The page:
Person Identity items PersonName data PersonName Clara Barton # 49 Representation of Family History BreastCancerObs Assertion

Breast Cancer data mods Subject Subject items Relationship data Relationship Family (ancestor) # 50

Pre Vs Post Coordinated Subject Pre coordinated Easier for data entry Can lead to combinatorial explosion Post coordinated Easier to coordinate findings between patient and related party Easier to extend model with additional qualifiers Consistent with family history Allows detail on the identity of the subject

Easier to misuse data (mistake cancer in mother for cancer in patient) Conclusion: Support both pre and post coordinated subject styles , but use post coordinated model for storage # 51 Negation and Uncertainty # 52 Data Entry Styles Medical History Yes No Unk

(handles pertinent negatives) Diabetes Renal Disease Cancer Hx Finding Diabetes Diabetes Renal Disease Cancer (repeating field) # 53 Negation

Diabetes DiabetesObs data Yes (Implicit that this means diabetes is present.) Assertion FindingObs data Diabetes mods NegationIndicator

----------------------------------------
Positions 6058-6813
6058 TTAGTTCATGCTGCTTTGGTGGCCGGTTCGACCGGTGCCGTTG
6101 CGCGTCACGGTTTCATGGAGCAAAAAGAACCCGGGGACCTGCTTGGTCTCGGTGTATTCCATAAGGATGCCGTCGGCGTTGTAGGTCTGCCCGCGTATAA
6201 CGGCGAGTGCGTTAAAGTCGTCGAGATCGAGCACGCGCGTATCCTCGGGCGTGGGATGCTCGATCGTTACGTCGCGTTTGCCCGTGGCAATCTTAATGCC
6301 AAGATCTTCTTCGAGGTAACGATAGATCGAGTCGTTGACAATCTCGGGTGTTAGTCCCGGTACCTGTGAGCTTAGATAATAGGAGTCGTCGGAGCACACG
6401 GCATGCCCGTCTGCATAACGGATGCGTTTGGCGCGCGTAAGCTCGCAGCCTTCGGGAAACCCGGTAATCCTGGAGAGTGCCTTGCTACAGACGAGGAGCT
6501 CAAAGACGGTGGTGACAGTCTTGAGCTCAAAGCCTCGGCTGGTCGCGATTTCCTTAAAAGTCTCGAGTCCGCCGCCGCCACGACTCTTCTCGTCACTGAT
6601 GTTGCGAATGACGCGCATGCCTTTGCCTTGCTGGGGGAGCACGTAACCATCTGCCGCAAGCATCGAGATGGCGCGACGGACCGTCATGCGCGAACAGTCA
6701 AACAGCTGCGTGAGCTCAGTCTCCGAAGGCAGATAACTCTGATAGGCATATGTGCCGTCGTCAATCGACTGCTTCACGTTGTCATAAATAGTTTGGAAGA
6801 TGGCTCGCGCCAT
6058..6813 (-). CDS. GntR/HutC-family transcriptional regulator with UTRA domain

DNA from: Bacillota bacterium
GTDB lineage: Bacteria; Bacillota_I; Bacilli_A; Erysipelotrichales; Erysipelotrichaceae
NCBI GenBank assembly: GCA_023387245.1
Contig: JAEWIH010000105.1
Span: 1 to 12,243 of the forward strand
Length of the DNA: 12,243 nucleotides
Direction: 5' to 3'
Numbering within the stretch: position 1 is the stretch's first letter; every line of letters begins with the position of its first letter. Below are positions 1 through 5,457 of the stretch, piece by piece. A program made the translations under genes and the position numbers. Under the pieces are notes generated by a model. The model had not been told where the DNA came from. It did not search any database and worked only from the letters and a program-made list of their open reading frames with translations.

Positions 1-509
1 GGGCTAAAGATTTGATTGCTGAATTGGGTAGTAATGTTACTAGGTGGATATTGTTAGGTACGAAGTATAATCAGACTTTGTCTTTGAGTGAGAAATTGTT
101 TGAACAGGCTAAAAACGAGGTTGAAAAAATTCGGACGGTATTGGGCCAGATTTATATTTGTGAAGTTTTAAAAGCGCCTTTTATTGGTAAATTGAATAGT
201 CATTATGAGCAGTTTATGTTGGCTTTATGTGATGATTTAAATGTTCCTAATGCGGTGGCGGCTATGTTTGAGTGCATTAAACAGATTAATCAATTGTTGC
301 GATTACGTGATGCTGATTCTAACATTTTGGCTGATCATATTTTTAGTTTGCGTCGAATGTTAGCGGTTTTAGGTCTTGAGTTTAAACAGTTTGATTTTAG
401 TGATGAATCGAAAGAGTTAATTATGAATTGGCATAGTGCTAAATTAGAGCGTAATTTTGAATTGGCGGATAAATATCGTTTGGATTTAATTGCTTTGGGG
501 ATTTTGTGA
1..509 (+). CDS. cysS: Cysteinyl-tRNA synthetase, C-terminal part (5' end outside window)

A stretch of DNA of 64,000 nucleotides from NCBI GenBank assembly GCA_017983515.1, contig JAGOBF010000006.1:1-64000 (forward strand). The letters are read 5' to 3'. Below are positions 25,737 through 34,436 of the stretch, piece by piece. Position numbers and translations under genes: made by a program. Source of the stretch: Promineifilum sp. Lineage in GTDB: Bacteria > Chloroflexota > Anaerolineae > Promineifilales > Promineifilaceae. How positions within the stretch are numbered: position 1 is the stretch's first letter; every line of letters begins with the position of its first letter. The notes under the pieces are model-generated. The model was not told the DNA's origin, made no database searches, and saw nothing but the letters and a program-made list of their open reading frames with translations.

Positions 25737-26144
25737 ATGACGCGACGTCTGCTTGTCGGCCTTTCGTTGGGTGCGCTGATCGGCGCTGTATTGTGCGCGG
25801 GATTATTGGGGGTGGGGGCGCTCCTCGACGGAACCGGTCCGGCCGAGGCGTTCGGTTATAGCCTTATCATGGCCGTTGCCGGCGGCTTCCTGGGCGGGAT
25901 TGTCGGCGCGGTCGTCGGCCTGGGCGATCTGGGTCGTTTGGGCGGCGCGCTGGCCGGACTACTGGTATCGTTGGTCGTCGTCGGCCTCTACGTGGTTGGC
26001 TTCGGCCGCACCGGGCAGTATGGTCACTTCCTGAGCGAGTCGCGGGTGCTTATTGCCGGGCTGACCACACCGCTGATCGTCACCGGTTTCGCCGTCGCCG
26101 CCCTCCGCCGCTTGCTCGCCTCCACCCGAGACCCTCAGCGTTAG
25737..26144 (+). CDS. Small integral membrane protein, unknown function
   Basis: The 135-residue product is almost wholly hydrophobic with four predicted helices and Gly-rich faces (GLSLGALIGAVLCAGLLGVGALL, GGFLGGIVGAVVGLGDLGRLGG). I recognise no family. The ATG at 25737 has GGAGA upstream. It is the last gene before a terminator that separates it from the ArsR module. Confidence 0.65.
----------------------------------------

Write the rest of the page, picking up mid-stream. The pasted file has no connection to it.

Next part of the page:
data Negation Present # 54 Pre Coordinated Negation Assertion FindingObs data No Diabetes (Leads to combinatorial explosion)

# 55 Negation and Uncertainty Assertion FindingObs data Diabetes mods NegationIndicator data Present Uncertainty

Uncertainty data Negation Probable Use of Negation and Certainty are mutually exclusive sets. Negation is only present/absent. All other degrees of probability are represented as values of Certainty. # 56 Combined Negation and Uncertainty Assertion

FindingObs data Diabetes mods CombinedUncertainty data Negation Probably Not Possible values for CombinedUncertainty: Not present, present, maybe, maybe not, probably, probably not, might, might not, likely, unlikely, very unlikely, very likely.

# 57 Conclusions on Negation Picklist style selection of findings does not allow for the representation of pertinent negative findings Pre coordinating negation with findings leads to combinatorial explosion in many situations It is difficult to avoid using pre-coordination for some common phrases, No Salmonella, Shigella, or Campylobacter identified. You can separate pure negation from uncertainty, or combine them into one field. Combining negation and uncertainty into one field will probably prevent entry of some nonsensical expressions. # 58 Done and Not Done